When analyzing contract possibilities, we must remember that there is an ultimate bottom line to war that is waged between the player and the franchise that presently employs him. The franchise stands to benefit from the player’s heightened urgency through increased production on the field that given year. The player’s motivations are aligned with the organization as a good year means a bigger payday. Many times we see a team over pay for past performances similar to Joe Flacco’s blockbuster deal signed after he brought the Ravens a Super Bowl. “Past performance is no guarantee of future results” is the disclaimer on almost every investment prospectus. You would think that the men that own $1B+ franchises would be well versed in the concept and hence heed the warning. Or maybe the exact reason they are billionaires is because they have thrown caution to the wind in prior endeavors.

Hakeem Nicks came to the Giants as the 29th pick of the 2009 draft. The 6’1″ 210 lbs Nicks plays bigger than his frame would suggest. He has been a target of criticism for is inability to stay on the field, but can be dominant when in games. The Giants recently committed $46mm to another of their receivers, Victor Cruz, which will only increase the scrutiny from the New York media. Rueben Randle is an electrifying deep threat that will also be pushing Nicks for targets. When healthy, Giants quarterback, Eli Manning, likes to exploit the mismatches that Nicks creates on the outside.

Competing for WR free agent money in the offseason will be Kenny Britt of the Tennessee Titans and Jeremy Maclin of the Philadelphia Eagles. If Nicks can put up a full season of solid production I can see him in the getting paid as a Top 10 WR. If the Giants choose to franchise him after the season, he will cost $11mm for one year. Even if he has a terrible season, given his age and talent, he will command a minimum of $6mm APY.

Estimated New Contract: 5 years, $47.5mm

Is Victor Cruz Underpaid?


Yesterday WR Victor Cruz did an interview in which he said he felt as if he was underpaid and insinuated that the only reason he accepted the deal to stay with the Giants was to stay close to home. So let’s examine the situation a bit more in depth.

Now I think most people would agree that Cruz handled his negotiations poorly. He made his desire to stay in NY well known which immediately gave the Giants even more leverage, something that they already had an abundance of because of Cruz’ status as a Restricted Free Agent. He switched agents during the process somehow getting mixed up somewhat in the whole Jay Z mix, which only led to him reiterating he did not want to leave NY. In doing so went from being the biggest priority for a small firm to just one of many names in a large firm.  He signed his RFA tender, a move some (not all) would have advised against, rather than threatening a holdout. At the end of the day many sources claimed that Cruz ended up signing the same deal the Giants had on the table for him the year before.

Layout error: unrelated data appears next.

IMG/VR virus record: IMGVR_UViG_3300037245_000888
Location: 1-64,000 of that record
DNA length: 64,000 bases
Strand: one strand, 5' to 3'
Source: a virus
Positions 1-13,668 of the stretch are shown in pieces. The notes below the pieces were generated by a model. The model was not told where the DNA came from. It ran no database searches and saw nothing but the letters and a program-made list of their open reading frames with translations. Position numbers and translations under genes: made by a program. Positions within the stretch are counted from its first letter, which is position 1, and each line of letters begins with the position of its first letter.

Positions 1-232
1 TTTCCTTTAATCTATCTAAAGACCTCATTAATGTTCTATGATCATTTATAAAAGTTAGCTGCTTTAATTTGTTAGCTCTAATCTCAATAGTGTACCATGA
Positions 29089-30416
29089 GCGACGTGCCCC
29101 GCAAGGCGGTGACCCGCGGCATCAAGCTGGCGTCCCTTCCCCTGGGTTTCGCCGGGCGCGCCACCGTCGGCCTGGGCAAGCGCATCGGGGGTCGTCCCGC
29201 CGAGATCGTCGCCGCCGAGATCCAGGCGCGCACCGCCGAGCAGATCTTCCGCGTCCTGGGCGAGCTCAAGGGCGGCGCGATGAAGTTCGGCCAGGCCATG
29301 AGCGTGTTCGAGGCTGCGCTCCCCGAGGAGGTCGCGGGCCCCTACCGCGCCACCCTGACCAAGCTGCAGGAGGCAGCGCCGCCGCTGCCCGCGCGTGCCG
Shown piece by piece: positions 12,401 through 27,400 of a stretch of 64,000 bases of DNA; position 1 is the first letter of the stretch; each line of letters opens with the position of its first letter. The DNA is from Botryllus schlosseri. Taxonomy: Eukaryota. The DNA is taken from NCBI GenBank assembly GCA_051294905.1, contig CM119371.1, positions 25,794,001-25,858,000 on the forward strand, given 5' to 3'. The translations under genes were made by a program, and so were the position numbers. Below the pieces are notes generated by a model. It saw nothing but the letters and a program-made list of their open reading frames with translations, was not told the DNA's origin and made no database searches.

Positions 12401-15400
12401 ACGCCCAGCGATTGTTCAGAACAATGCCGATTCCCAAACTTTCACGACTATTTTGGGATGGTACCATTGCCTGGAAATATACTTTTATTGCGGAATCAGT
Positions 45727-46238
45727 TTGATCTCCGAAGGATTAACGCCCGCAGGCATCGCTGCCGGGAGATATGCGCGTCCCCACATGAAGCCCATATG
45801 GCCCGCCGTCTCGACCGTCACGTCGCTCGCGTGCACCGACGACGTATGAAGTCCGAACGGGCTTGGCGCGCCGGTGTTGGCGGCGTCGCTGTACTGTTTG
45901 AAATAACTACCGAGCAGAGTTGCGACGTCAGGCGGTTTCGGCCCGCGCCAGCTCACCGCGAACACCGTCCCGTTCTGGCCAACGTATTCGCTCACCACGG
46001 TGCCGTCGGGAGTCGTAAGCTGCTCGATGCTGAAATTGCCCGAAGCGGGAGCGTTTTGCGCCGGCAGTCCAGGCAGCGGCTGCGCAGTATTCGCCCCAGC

That being said, I can understand Cruz’ statements and part of the problem can be the management of expectations by advisors around him. When you look at the salary scales and see players like Mike Wallace earning $12 million a season you have to wonder why you are only making $8.6 million a season. Cruz’ problems, beyond what was outlined above, are that he is primarily a slot receiver and that he is an incredibly specialized slot receiver at that.

Slot receivers are paid far less than players on the outside. That’s just the way the game works. Comparing Cruz to Wallace is essentially the same as comparing Jimmy Graham to Wallace. The position is valued differently, because of expectations and difficulty in finding players to play the two receiving roles. Now the Seahawks burst the market for a player who most would typecast a slot receiver in Percy Harvin. While some may argue Harvin can do more than just catch, it’s really just an outlier of a contract.  The real market is much lower than Harvin.

There is no escaping the slot stigma for Cruz. There were only 21 players last season that had at least 300 routes of which at least 50% of them came in the slot. Cruz was one of them with about 70% of his routes coming in the slot. When lining up outside, Cruz numbers dramatically fell. As a slot target Cruz’ YPC average was 15. On the outside the YPC fell to 8. Cruz could argue that his numbers were better the year before but the counter from any team would be that nobody was prepared for Cruz and 2012 represents a more realistic performance. His only way to prove otherwise was to play the year out, which he was unwilling to do.

As a slot performer there were few more productive. On a yards per route basis only Randall Cobb of the Packers was slightly better. Cruz was 12% more productive than Wes Welker, third among slot players, and far more productive than anyone else at the position. He battled some drop problems but so did Welker and Cobb, so it’s not like Cruz was that terrible in that regard, something people make him out to be. I think it would be fair to say that based on two years of play none are better in the league who play in the slot. However, he is still just a slot receiver.

A difficulty for Cruz is that his skills are unique, something not that uncommon to the position. A player like Welker is typecast because he is short and plays in an offense with a superbly accurate QB that looked his way far more often than most would due to the lack of outside threats. Interest in Welker outside of New England was lukewarm. Cruz is just as specialized, simply in a different way.

Cruz plays with a QB who is going to the Hall of Fame and likes to throw the football down the field. Eli Manning is not the most accurate of players and meshes perfectly with Cruz who is not the most accurate of route runners. They work in an offense that is designed with that in mind and takes their fair share of chances with the football. Cruz isn’t going to fit in an offense with Christian Ponder or Alex Smith playing QB. He might not even fit with Tom Brady at this stage of Brady’s career.